Olivia Mroz Headshot

Olivia Mroz Headshot

New Photographers: Q&A with Olivia Mròz


Olivia’s practice is self-reflexive and examines themes surrounding identity, sex, queerness and the interconnectedness of the emotional state and trauma. A large portion of her work speaks to transgenerational trauma, the church, her Polish background and Parts Psychology. Olivia is paired with New Zealand based artist, Ann Shelton as her mentor. Ann was commissioned in PHOTO 2021 as part of the Metro Tunnel Creative Program.

Hello Olivia, please start by telling us something about yourself that is not in your bio.

I work in an ethical erotica company where I am head of the stills department. My role involves editing, curating and managing the site. We receive self-shot amateur submissions worldwide where we encourage the contributor to be creative with their submissions. I fell into my job by chance and I absolutely love it!


What inspired you to work with photography?

As a child, I developed a keen interest in working with photography as an attempt to connect with myself and others. Photography acted as a means to try to develop my emotional language.

Image: Olivia Mròz, [Baba Jaga] from the series [Lalka]. Courtesy the artist.

Image: Olivia Mròz, Baba Jaga from the series Lalka. Courtesy the artist.

How would you describe your practice? Can you explain your artistic process?

Distortion, erasure and the ability to work instantaneously on my phone are reoccurring and important elements within my work. My artistic process involves layers of re-photographing and re-working of images. In one word, my practice is grounding.

What can people expect to see from you at PHOTO 2022’s New Photographers exhibition?

My current explorations are within the realms of identity, sex, queerness and connection. The works are manipulated through layers of erasure and distortion allowing the figures to become dismembered and stretched beyond their boundaries – such act of skewing something from presupposed conceptions of the figure, or traditional modes of viewing the body, nudging into something deeper than skin. Creating relationships that are unnerving, and deal with skin as a site for transformation, as a site that is permeable, not fixed.


A large part of my human experience has been unpacking and healing from complex trauma by creating artwork related to my experience with the umbrella term of trauma. And as of recently I have been moving through a new period of growth and awareness; this growth and awareness bringing spotlight to my current exploration of sexuality. Sexuality connecting to queer identity and its relation to sexual expression, liberation, connection and transformation.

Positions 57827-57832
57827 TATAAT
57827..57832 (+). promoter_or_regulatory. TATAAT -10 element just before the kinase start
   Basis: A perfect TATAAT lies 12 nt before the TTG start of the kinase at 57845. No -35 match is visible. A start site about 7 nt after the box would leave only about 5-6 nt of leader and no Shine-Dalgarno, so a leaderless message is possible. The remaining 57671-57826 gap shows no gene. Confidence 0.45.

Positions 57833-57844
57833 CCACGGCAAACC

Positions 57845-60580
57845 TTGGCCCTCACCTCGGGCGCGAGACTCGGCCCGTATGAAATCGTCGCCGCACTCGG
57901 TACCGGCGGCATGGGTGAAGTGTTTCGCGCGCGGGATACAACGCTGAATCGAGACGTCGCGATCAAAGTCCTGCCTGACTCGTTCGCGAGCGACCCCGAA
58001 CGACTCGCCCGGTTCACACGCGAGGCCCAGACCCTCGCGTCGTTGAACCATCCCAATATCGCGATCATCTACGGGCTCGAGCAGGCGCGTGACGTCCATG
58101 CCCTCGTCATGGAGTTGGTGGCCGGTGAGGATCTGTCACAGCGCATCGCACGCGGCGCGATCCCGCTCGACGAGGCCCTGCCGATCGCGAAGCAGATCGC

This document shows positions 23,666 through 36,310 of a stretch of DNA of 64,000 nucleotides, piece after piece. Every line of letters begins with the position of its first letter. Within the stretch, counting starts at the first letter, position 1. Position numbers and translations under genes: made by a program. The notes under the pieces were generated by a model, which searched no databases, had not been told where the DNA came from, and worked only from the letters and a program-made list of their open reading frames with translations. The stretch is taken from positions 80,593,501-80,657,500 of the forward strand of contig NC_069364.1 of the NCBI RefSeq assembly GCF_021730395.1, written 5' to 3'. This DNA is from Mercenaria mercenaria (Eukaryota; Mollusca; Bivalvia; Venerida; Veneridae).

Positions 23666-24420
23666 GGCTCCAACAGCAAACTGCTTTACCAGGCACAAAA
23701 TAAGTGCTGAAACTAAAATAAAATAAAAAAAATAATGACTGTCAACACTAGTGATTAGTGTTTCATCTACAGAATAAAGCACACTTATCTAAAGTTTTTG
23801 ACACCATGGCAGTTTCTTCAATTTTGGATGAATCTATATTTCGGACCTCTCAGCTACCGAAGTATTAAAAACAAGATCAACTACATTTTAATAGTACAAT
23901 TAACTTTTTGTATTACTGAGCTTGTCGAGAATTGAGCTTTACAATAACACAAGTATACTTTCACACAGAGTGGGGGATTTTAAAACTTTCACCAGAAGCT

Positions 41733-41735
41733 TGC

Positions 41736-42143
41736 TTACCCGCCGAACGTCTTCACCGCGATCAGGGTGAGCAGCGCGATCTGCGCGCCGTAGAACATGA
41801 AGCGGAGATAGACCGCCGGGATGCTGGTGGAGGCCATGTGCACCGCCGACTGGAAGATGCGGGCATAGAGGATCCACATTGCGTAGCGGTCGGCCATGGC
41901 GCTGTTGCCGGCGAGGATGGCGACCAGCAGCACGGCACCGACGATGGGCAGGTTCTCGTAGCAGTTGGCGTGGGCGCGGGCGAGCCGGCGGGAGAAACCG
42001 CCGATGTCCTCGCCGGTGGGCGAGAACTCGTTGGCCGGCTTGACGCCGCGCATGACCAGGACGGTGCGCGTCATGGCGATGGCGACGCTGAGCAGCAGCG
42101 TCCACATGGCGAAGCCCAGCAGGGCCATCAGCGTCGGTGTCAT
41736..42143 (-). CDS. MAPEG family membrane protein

Where do you draw inspiration for your work from?

I draw inspiration from whatever is most influential in my life at the time. At the moment themes of queerness, sex, connection and liberation are the most in focus.

Image: Olivia Mròz, Grand Mal from the series Lalka.

What does the PHOTO 2022 theme Being Human mean to you?

For me, Being Human means the complexity and challenge behind trauma and the healing process.

As part of the New Photographers program you have been paired with Ann Shelton as your mentor. Can you let us know why you are excited about connecting with them and what you are hoping to gain from the mentorship?

What really excites me about connecting with Ann Shelton is her rich background in challenging the viewer with her exploration of histories. I feel it is a great pairing where I hope to be further challenged contextually and visually to understand my work on an even deeper level.

Image: Ann Shelton, [an invitation to dance] (detail), 2020.

Image: Ann Shelton, an invitation to dance (detail), 2020.

When you are not working, what do you enjoy doing most?

Honestly, cuddling my ginger cat Thyme, painting and recharging in solitude.

What advice would you give to your 15 year-old self?

Don’t take things too seriously, paint more and say no more often.

Founding Partners
  • Bowness Family Foundation
  • Naomi Milgrom Foundation
Major Government Partners
  • City of Melbourne Arts Grants Program
  • Creative Victoria
Major Partners
  • Maddocks

PHOTO Australia respectfully acknowledges the traditional custodians of the lands upon which we work and live, and the rich and diverse Indigenous cultures across what is now called Australia. For over 60,000 years, Indigenous arts and culture have thrived on this sacred land, and we honour Elders and cultural leaders past and present. This was, and always will be, Aboriginal land.

01–24 March